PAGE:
- The students will use the information they gathered for their presentation to write a position paper or engage in a class discussion, drawing conclusions about the prominent people of the Jazz Age. Use the prompts below and instruct the students to write a position paper or conduct a class discussion:
- Use evidence from the presentations on the prominent people of the Jazz Age to support or refute this statement: Europe had been the center of civilization and culture for centuries. This dominance was beginning to slip after World War I.
- Today, even the most wealthy and well-known people, like Donald Trump and Bill Gates, do something as a profession. Many of these people from the Jazz Age seem frivolous to us because they didn’t really work as we understand work today. Explain why their impression is so long-lasting if they were truly such silly people.
- Consider this statement by Cole Porter: “I am spending my life escaping boredom, not because I’m bored, but because I don’t want to be.” Using the information you’ve gathered on Cole Porter, his friends, and his life, draw a conclusion about his personality, based on this quotation.
The Lyrics of Cole Porter
Goal: Unlike many of the composers of his generation, Cole Porter wrote lyrics that were noted for their wit. In this activity, the students will analyze the lyrics to one of his most popular songs, “You’re the Top,” and discover the cultural relevance of places, people, and things mentioned. They will then write a modern-day version of the song using places, people, and things that are currently considered “the Top.”
- Play the song “You’re the Top” for the class and then show the opening segment of “Cole Porter: You’re the Top” (0:29 – 5:15), showing a variety of singers performing the song.
- Hand out copies of the “You’re the Top” Lyrics Student Organizer. Explain to the students that they will conduct online research and write brief descriptions for specific references in the song “You’re the Top.” This can either be given out as homework a couple of days before they write their own song or, if you have a computer lab available, the students can look the various references up on the Internet.
- During a class session, ask the students to share some of their responses to the people, places, and things Porter refers to in the song.
- Go over the meter and rhyme patterns of the lyrics, and once you feel the students have a firm grasp of “You’re the Top,” explain that they will write their own, modern-day version of the song that includes references to current people, places, and things. They can work independently or in groups of two or three. You may want to provide an example of a reworked version, for instance, the “You’re a Flop” lyrics on the Web site http://www.preppygrams.com/inthenews.html.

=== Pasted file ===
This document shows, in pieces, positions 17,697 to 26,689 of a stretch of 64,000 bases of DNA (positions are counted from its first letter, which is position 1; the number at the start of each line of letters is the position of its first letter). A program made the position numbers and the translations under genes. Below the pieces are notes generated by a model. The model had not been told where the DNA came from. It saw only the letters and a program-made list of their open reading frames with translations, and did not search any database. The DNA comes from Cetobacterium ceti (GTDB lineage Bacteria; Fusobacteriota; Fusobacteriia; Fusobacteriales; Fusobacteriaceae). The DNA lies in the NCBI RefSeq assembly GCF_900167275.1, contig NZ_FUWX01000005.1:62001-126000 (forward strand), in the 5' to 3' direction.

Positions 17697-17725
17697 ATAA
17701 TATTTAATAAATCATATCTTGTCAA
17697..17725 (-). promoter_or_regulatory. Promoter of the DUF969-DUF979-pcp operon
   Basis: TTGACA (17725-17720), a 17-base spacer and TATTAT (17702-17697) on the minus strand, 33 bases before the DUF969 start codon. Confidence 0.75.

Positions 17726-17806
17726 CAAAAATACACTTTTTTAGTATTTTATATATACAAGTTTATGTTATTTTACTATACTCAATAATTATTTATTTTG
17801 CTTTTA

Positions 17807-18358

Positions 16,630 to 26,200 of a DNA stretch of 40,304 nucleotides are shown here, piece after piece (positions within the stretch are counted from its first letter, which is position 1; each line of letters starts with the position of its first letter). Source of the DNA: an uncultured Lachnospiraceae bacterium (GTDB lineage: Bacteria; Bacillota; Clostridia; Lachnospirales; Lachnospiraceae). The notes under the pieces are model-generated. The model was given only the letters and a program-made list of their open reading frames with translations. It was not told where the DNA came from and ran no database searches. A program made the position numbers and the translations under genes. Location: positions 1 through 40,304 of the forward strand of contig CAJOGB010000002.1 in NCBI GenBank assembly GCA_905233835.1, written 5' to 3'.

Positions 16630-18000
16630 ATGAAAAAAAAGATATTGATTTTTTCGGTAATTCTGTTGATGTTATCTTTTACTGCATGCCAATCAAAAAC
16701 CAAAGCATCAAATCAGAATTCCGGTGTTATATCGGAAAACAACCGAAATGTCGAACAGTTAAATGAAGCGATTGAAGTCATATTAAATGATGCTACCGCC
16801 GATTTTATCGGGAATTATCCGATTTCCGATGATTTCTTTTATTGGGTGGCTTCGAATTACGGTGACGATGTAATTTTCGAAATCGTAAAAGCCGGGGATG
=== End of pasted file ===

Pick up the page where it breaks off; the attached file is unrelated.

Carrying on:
- If the students are interested, other Cole Porter lyrics can be found on the following Web site:
- Cole Porter Lyrics
Cole Porter’s Musical Influences
GOAL: Cole Porter’s musical background was “unique among American popular composers in that he was born to wealth, and that his apprenticeship took place not in Tin Pan Alley but in the playgrounds of Europe” (”Cole Porter: The Great Sophisticate”). However, he and his friend Gerald Murphy shared an enthusiasm for Gilbert and Sullivan, and many of the members of his social circle were denizens of Tin Pan Alley.
- To give the students a feeling for the state of American musical theater during Cole Porter’s time, show the following segment from “Cole Porter: You’re the Top,” starting at 15:19 where Michael Kimball says that Irving Berlin told Porter he had to go to New York, and ending at 21:20 with Garson Kanin reporting that Porter wrote because he loved it.
- Divide the class into thirds. Hand out copies of the Musical Influences of Cole Porter Student Organizer to be used as reading guides. Explain to the students that they will be using the Public Television Web site Broadway 101: History of the Great White Way to gather information about the history of American musical theater.
- Have one group read the section entitled “Over There: 1910-1919″; another read “The American Theater: 1920-1929″; and the third group read “The Great Depression: 1930-1940.”
- Use the jigsaw learning method, where each group shares with the entire class what they learned from their respective reading. In a class discussion, the students should compare and contrast their answers and draw conclusions about the extent to which Cole Porter was influenced by trends in musical theater of his time.
After being strongly warned against prurience, students could analyze the lyrics to “Let’s Misbehave,” “Let’s Do It (Let’s Fall in Love),” “Anything Goes,” or “Love for Sale” and discuss how the sentiments expressed in these vintage songs are the same as found in music today.